From the Writer’s Desk: My first few weeks at the OED

Musings from the VT Office of Economic Development’s newest staffer and sole technical writer


 

Coming into the Office of Economic Development as a technical writer with no background in economic development means I have had a bit of learning to do since starting on Feb. 12. The biggest challenge so far has simply been to understand all of the acronyms everyone throws around so effortlessly – and there are so many acronyms! Luckily, everyone here has been open to my incessant questions, and I’m learning something new about the work they do in this office every day.

So, a little about me: my name is Erica Corder, and I’m a creative writing and political science student at Tech. I’m set to graduate in May, and in the meantime I’ve been editor-in-chief of The Pylon, a brand new local publication I’ve been fortunate to have a hand in creating. If you can’t tell by now, I love to write, so when I saw a call for technical writers sent out over the VT English listserv, I immediately sent in my resume.

When I was hired a few weeks later, the position of technical writer at the OED did not previously exist. This means I had no shoes to fill – instead, I have to actually make the shoes. My role so far has been multifaceted: I’m constantly writing about the great work the office does and preparing stories for publication, checking our office’s Twitter feed, scouring the Internet for interesting economic development news to share, and looking for ways to market our office to the community and beyond.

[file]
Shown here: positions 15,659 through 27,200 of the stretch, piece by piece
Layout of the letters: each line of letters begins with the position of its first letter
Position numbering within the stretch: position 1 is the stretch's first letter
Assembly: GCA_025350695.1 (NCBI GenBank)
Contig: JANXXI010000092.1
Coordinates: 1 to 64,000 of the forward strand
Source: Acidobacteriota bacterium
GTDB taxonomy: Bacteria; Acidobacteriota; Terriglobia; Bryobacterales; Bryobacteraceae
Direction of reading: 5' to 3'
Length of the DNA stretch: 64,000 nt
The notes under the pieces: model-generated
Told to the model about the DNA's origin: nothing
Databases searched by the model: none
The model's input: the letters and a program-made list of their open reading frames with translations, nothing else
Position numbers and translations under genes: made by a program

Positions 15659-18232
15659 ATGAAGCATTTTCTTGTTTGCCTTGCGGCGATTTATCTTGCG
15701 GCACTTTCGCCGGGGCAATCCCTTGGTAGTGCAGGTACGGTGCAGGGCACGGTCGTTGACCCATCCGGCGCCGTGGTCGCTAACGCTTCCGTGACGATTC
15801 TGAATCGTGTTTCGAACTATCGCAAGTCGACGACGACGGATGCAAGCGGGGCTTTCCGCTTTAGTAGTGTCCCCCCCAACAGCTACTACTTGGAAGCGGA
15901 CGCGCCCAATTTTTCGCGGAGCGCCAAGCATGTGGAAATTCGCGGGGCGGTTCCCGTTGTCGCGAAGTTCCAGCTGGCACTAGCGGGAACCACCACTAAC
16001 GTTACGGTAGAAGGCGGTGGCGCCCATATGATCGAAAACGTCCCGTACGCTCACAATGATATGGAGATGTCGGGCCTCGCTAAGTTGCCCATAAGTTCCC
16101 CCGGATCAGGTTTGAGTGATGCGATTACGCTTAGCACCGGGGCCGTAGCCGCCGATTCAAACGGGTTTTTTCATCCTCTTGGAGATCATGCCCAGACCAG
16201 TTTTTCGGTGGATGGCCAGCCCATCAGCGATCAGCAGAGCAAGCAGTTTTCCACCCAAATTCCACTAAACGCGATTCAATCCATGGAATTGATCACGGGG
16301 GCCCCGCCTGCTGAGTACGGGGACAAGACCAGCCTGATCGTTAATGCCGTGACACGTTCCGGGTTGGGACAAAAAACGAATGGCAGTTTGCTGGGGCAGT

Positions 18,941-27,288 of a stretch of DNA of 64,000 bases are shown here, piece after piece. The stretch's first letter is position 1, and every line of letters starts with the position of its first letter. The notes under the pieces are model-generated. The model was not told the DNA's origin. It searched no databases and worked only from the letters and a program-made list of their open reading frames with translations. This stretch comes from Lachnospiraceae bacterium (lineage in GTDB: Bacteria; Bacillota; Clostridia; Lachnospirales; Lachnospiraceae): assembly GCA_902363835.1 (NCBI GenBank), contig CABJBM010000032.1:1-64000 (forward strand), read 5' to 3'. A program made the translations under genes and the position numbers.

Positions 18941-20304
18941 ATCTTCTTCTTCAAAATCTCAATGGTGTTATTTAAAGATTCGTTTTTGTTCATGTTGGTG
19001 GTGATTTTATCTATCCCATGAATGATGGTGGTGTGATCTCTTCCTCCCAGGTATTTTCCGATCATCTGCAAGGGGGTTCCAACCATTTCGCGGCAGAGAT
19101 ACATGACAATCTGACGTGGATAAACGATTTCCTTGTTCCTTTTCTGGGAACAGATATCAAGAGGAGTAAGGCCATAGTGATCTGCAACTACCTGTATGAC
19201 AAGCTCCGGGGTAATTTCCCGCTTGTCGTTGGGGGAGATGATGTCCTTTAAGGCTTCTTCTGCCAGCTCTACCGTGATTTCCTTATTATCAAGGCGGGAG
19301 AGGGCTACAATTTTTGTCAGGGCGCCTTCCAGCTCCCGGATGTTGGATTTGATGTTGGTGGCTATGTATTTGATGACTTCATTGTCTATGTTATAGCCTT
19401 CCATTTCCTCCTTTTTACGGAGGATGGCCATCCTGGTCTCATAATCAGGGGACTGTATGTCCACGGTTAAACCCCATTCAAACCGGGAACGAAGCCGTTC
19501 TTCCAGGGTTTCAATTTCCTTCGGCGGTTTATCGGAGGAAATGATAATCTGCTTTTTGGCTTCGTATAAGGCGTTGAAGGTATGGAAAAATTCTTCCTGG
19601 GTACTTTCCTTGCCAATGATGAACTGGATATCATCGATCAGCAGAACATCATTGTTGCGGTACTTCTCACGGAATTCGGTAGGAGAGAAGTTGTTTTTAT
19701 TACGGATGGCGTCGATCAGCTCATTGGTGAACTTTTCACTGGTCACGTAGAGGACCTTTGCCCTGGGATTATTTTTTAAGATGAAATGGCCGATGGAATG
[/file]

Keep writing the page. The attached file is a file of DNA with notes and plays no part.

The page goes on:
In order to accomplish all of these tasks, I’ve had to figure out exactly what it is the OED does. It may sound simple, but I’ve realized since starting that the OED wears many hats, so it’s hard to pinpoint a solid definition of the work they do. They juggle projects of all different shapes and sizes: one week they’re performing an economic impact analysis of Virginia Tech football (it’s a hefty $69 million, if you wanted to know) – the next, they’re creating baselines for measuring the Roanoke-Blacksburg entrepreneur ecosystems with a grant from the prestigious Kauffman Foundation, based in Kansas City, Missouri.

Rather than being overwhelmed with all of these different projects, as a writer I’ve really appreciated the quantity and variety of them. For one thing, it keeps my job interesting – I’m working on different stories and learning about how the OED is helping yet another entrepreneur, organization, or company every time I clock in for work. What’s more, it keeps me employed! (And I quite like having this job.) The OED will only continue to take on more and more projects, which means I’ll continue writing all about them. I’m looking forward to it, and I can’t wait to share those stories with you.

Until next time,

Erica Corder

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